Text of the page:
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Seven Crystal Balls and the Prisoners of the Sun (1969)

Tintin et le temple du soleil (original title)
Tintin travels to Peru to rescue some archaeologists from an old inca curse.


Eddie Lateste


Hergé (graphic novels "Les sept boules de cristal" and "Le temple du soleil"), Eddie Lateste (adaptation) | 4 more credits »




Credited cast:
Philippe Ogouz Philippe Ogouz ... Tintin (voice)
Claude Bertrand Claude Bertrand ... Le capitaine Haddock (voice)
Lucie Dolène Lucie Dolène ... Zorrino (voice)
Rest of cast listed alphabetically:
Albert Augier Albert Augier ... Le moustachu costaud s'attaquant à Zorrino (voice)
Jacques Balutin Jacques Balutin ... Le témoin bègue à st.nazaire (voice)
Geneviève Beau Geneviève Beau ... (voice)
Jean-Henri Chambois Jean-Henri Chambois ... Le commissaire péruvien (voice)
Henry Djanik Henry Djanik ... Un bandit sur le bateau (voice)
Gérard Hernandez Gérard Hernandez ... Le chef de gare de Santa Clara (voice)
Jean-Louis Jemma Jean-Louis Jemma ... Le policier dans la salle de contrôle radio (voice)
Jacques Jouanneau Jacques Jouanneau ... (voice)
Linette Lemercier Linette Lemercier ... Maita (voice)
Serge Lhorca Serge Lhorca ... Le chef de gare de Jauga (voice)
Jacques Marin ... Un des 7 savants (voice)
Jean Michaud Jean Michaud ... Le grand Inca, père de la princesse Maïta (voice)


When seven archaeologists find an old Inca temple, they become the victims of an old Inca curse. Back in Europe, one by one they fall into a deep sleep and only once a day, all at the same time, they wake up for some minutes and have hallucinations of the Inca god. The story begins with the 6th archaeologist being put into sleep by the contents of a crystal ball that are thrown into his car by Indios. The last conscious archaeologist stays at Tintin and Haddock in Moulinsart. A thunderstorm approaches and the lights go out. This is used by the Indios to put the last one in sleep and to capture professor Tournesol, who has proved to be a desecrater of the sanctuary by putting on the bracelet of the Inca god. His friends Tintin and Haddock follow the track to Peru, up to the mountains through snow and jungle and finally discover the temple of the sun wheres they are captured, too. Their only choice is to chose the day on which they want to be burned to death by the sun. Tintin chooses ... Written by Michael Zink and Jens Müller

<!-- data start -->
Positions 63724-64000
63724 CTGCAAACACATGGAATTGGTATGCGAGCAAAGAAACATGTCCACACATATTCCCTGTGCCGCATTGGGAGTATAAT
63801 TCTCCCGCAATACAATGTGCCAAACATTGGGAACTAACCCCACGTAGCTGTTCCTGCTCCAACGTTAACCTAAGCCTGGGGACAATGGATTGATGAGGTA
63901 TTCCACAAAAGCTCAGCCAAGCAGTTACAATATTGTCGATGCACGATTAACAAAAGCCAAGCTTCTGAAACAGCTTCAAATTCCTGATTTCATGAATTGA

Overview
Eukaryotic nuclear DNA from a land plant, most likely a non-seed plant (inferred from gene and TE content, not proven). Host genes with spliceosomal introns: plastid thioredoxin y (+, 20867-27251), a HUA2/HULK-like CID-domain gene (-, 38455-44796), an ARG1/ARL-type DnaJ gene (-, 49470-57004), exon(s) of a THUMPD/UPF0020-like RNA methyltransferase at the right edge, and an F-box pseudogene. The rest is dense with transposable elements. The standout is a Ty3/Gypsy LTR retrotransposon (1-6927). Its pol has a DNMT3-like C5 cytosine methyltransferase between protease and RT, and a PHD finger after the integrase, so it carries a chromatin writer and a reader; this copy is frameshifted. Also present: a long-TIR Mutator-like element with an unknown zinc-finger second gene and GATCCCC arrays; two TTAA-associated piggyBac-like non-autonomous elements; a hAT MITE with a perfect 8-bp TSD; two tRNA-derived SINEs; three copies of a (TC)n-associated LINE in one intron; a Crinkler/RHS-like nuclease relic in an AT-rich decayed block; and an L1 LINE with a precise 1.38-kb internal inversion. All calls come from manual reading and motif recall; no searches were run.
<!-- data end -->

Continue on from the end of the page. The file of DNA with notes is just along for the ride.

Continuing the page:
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Did You Know?


As the albums almost figures no women in their then-format, a young girl in the Inca settlement was added as a possible love-interest to Zorrino. See more »

Alternate Versions

The two song sequences present in the original French version were cut from the British VHS release. The opening credits were almost entirely removed as well. However, one of the songs was restored for the DVD release, along with the full opening credit sequence. See more »


La chanson de Zorrino
Words and Music by Jacques Brel
Performed by Lucie Dolène & Linette Lemercier
See more »

User Reviews

if you're fond of Tintin...
18 September 2003 | by dbdumonteilSee all my reviews

A quite successful adaptation of one Tintin's adventure. The animation is nice and some of the elements that made the success of the famous reporter are here to keep the fans happy: exotic sceneries, a mysterious curse and a touch of humor ( of course a bit conventional) brought by the eccentric detectives: the Thompsons. This touch of humor was brought perhaps to lighten the story and to avoid that it's too seriously told. But the result works. You aren't bored at all and Tintin's fans should find something in it.

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France | Belgium | Switzerland



Release Date:

13 December 1969 (France) See more »

Also Known As:

Seven Crystal Balls and the Prisoners of the Sun See more »

Company Credits

Show more on IMDbPro »

Technical Specs


Sound Mix:



Color (Eastmancolor)

Aspect Ratio:

1.33 : 1
See full technical specs »

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